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"Grey Areas in Procurement Evolution"

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When a project closes and all bids exceed the owner’s budget, instead of following the well-established protocols developed by the industry and contained in the CCDC 23 and supported by architects, owners are trying some very unique, to be polite, methods of addressing the over budget issue.

The old method was to attempt post-tender addendums (PTAs) but the Design and Construction industry rejected these as a form of bid shopping, and in the majority of cases where it has been tried, OGCA members have refused to participate.

The reasons a project goes over budget can be many and varied but it all comes down to the information provided for the contractors to bid on. The disturbing number of Addendums being issued regularly on projects is a clear sign there is a problem with that information. When contractors must submit numerous RFIs, it is because there is a problem. That problem is a lack of accurate information, meaning if, at time of bid, these issues have not been resolved, then the GC must price the risk, and then we are all surprised that the bids come in over budget.

Correcting that issue has been the subject of numerous other articles by both OGCA and OAA, so I won’t repeat them. Instead, I want to focus on the new way to deal with this issue of bids exceeding the budgets.

In various forms, yet all similar, we are seeing owners attempting to have the bidders either singularly or in a group discuss their pricing and help redesign the project for no compensation or guarantee they will be awarded the project.

In one case, the bidder knew going in that the owner made no guarantee they would be awarded the project. Unfortunately, the GC thought this was a good idea so he and his key trades spent time and effort assisting the owner on what we sometimes call "value engineering," only to have the project cancelled, reissued at almost twice the original budget, with many of their recommendations and suggestions now incorporated into the project. Our member had enough of being taken advantage of and did not rebid the project.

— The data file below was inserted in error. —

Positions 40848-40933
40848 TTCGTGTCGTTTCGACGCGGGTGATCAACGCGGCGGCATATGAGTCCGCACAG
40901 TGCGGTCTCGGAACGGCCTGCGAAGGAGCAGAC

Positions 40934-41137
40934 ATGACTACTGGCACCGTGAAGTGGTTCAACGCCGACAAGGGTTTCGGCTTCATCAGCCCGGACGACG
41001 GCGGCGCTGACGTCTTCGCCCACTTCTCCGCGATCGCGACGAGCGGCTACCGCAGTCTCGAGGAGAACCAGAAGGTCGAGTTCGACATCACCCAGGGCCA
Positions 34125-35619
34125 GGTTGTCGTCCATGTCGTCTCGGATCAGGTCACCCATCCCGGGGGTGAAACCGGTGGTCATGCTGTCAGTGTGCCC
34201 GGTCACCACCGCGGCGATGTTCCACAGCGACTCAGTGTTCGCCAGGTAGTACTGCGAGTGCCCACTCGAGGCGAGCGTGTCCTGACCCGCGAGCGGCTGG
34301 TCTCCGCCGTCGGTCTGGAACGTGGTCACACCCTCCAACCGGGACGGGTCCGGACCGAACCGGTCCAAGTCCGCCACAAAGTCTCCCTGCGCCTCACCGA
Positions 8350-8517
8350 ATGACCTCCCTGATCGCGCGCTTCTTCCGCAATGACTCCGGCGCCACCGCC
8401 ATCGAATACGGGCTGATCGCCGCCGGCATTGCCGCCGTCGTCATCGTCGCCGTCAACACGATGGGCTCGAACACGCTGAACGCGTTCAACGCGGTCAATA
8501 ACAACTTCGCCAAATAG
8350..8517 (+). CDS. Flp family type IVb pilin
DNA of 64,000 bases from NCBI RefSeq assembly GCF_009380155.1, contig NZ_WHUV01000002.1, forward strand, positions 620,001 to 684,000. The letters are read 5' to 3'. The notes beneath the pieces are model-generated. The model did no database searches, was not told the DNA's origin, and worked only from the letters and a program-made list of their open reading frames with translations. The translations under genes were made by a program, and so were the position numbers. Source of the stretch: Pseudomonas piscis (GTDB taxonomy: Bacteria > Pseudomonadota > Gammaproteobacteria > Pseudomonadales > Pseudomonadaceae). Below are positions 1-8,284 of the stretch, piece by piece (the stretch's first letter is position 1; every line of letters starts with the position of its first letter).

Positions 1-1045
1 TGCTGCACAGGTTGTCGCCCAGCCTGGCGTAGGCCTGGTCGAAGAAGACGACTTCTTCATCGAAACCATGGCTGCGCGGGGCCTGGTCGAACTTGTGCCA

We need to be very aware of these efforts to have us share our tender information or participate in redesigning or re-engineering a project. That is not our job and we certainly should not be doing this for free. This is the domain of architects and engineers, to whom I say, some of you have been going along with this nonsense. It’s time to step up and defend your area of practice and not let owners try to supplant you through this very questionable practice.

To be clear, we do not oppose the methods outlined in the CCDC 23 of which you are all aware, but these attempts, in our opinion, border on price fixing, competition violations and an attempt to access proprietary information of members.

When faced with this, you all know what to do ... call the OGCA immediately.

Back to Mr. Ackerley’s comments - speaking again of efforts to change the system by ignoring the basic tender practices established by Ron Engineeringand many other cases by using RFPs.

Under the standards that exist, owners calling for bidders to submit bids received a "legal offer." I don’t think I need to go into Contract A and B and the extensive contract law that governs our tendering system and works hard to ensure fairness for everyone. Perfect? No, but it works.

It is important to note as Mr. Ackerley points out, "The key thing that Contract A gives you is that bids are irrevocable, whereas proposals, in law are not."

The following key points are raised by Mr. Ackerley and contractors need to pay very close attention to what he has to say, and for that matter, owners need to consider the impact of using this system.

  • "How do you move into a non-Contract A RFP process, which everybody seems to be doing, and yet behave as though you have a Contract A? They are mutually exclusive: you either do or don't have a contractual set of obligations."
  • Contract A came into being to deal with the irrevocable bids being pulled, which (i) created a contractual framework for tendering, which (ii) created contractual duties of fairness and good faith on the owner, which (iii) led to lawsuits over breaches by the owner of its duties, which (iv) led owners to layer on protective measures using contractual clauses." "But now we're moving away to RFPs where there are no contracts, but owners still want protective measures."
  • Owners have been increasingly using litigation bans, or exclusionary/reprisal clauses in procurement rules, to prohibit a company from bidding on future projects for a set period of time if that company currently or has previously been involved in litigation with the owner.


Contractors and subtrades need to make sure they understand this new world where the normal protections afforded under the established system may not exist. In an RFP, low bid does not necessarily mean anything as RFPs have an element of negotiation and the rules for the awarding of a project can be quite convoluted.

If in doubt, call the OGCA, or your lawyer, and make sure you know what you might be in for.





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